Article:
Three Stages Of Marx's Thought

1746 Words 7 Pages
In Three Stages in Marx’s Thought, Wolfson will attempt to argue that Marx put forward “three disjoint but internally coherent philosophical and social systems of thought” (291).
In Marx the Individualist, Wolfson lays out the first system of thought. Marx starts with the axiom that “legitimacy flow from the people to the state” (296). Because of this, the state is the product of active subjects. For this reason, a state should be democratic with elected legislature (296). Marx reasons with Man being an individual governed by self-interest. This is apparent through Wolfson’s analysis of Marx’s thought that “Love … is restricted to love of self and family, not humanity” (301). Because of this, Marx argues only “against the specific inalienable
…show more content…
Marx starts out by endorsing a democratic form of government. In this form, individuals come together to form an aggregate government. This is also characterized by the right of private property. Marx only argued against inalienable ownership. This is a stark contrast to the next phase in Marx’s thought. After Feuerbach’s theme that Man is the universal (302), Marx switches the focus of his thought from the individual to the collective. Marx sees private ownership as a stain upon Man that rips Him from His universal, perfect nature. Marx suggests that evil will cease to exist with the removal of greed, one of it’s biggest causes. This leads Marx to suggest a communist form of government where there will be no private ownership. The change to Marx’s last stage is not one in object but in rational. Marx still advocates for a communist state, but he changes his view on private property. Marx now view production as the source of class relations. It is because of the bourgeoise owning the means of production that labor is exploited, and surplus is extracted. By moving the means of production to public property rather than private, Marx seeks to ensure that workers are compensated for the product of their labor. Wolfson does not provide a sufficient explanation to Marx’s change in mind. However, Wolfson does allude to Marx changing his view out of necessity to be able to recruit the proletariat to join in the revolution. Through Marx’s change in view of method of government and private property, we can see three distinct systems of thought. Another point of view that Marx changed was on the nature of Man. Marx initially follows the idea that Man is an individual. Nature exists solely for Man. In this way, thinking only of yourself and your immediate family is encouraged while acting on behalf of the collective is not the focus. Marx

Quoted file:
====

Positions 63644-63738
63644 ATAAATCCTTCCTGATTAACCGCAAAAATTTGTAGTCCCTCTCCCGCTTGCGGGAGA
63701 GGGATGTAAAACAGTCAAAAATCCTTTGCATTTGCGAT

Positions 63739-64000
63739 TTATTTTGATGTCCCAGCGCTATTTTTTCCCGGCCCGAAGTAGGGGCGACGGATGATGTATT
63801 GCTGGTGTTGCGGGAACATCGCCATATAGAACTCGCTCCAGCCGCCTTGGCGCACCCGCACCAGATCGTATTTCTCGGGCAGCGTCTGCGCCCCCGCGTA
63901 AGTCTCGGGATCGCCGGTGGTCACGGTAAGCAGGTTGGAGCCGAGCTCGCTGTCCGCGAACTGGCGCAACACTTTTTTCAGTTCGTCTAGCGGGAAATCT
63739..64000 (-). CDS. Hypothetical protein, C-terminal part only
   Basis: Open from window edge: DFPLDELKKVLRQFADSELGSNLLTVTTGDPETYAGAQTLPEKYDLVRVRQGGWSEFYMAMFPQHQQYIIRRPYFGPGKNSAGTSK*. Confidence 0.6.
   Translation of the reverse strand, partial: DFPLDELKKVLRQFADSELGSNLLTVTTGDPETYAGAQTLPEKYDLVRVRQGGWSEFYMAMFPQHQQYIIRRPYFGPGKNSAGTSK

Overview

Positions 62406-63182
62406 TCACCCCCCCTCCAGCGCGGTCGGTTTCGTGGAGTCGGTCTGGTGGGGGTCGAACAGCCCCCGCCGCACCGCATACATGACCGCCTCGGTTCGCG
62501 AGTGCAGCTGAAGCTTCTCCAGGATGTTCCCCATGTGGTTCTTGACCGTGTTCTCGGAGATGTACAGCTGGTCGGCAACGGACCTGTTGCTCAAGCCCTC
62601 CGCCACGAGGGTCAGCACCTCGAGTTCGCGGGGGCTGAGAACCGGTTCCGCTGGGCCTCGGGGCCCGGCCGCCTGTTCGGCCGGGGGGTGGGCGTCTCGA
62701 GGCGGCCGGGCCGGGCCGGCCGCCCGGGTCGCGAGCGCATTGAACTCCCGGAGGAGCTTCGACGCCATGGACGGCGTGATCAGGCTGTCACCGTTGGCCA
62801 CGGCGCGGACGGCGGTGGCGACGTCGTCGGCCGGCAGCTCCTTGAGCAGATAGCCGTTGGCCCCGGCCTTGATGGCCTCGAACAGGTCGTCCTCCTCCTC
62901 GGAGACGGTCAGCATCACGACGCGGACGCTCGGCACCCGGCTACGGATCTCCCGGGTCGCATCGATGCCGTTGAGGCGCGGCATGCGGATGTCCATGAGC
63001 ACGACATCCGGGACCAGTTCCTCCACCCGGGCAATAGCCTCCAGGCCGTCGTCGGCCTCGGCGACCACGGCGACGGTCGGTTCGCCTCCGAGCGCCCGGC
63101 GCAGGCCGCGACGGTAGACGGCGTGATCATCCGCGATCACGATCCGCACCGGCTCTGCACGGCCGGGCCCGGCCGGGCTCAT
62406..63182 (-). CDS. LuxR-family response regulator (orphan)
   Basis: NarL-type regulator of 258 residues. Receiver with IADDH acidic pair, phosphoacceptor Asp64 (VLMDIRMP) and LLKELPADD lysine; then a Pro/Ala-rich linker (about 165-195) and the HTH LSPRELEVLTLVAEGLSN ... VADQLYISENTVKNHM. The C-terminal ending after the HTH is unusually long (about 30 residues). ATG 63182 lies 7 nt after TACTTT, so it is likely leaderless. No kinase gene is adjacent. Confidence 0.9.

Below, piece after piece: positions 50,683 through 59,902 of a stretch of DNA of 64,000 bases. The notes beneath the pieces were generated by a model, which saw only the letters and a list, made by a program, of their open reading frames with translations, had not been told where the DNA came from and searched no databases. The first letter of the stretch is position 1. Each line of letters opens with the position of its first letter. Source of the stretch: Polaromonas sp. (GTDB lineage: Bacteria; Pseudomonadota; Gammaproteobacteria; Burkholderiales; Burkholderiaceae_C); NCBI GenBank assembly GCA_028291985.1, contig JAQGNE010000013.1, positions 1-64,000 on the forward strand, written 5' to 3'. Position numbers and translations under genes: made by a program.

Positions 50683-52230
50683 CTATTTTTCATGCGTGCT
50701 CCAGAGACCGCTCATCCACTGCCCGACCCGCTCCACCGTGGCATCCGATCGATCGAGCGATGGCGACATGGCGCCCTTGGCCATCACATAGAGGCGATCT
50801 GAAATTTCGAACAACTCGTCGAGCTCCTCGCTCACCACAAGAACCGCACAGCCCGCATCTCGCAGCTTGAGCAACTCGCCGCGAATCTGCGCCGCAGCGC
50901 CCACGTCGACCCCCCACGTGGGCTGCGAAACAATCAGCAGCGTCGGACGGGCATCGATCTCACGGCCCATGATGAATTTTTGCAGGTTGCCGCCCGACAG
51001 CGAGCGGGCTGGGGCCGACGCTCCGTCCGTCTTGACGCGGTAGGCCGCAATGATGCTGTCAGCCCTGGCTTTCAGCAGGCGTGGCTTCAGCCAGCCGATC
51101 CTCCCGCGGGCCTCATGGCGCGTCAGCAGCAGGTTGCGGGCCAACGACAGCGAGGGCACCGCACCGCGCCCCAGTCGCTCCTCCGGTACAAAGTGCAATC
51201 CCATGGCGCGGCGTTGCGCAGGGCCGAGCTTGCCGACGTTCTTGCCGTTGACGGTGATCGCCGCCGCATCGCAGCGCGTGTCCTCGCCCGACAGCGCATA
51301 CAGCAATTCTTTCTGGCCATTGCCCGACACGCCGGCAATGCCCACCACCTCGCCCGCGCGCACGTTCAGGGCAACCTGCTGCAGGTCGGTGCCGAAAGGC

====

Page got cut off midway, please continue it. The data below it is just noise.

Related Documents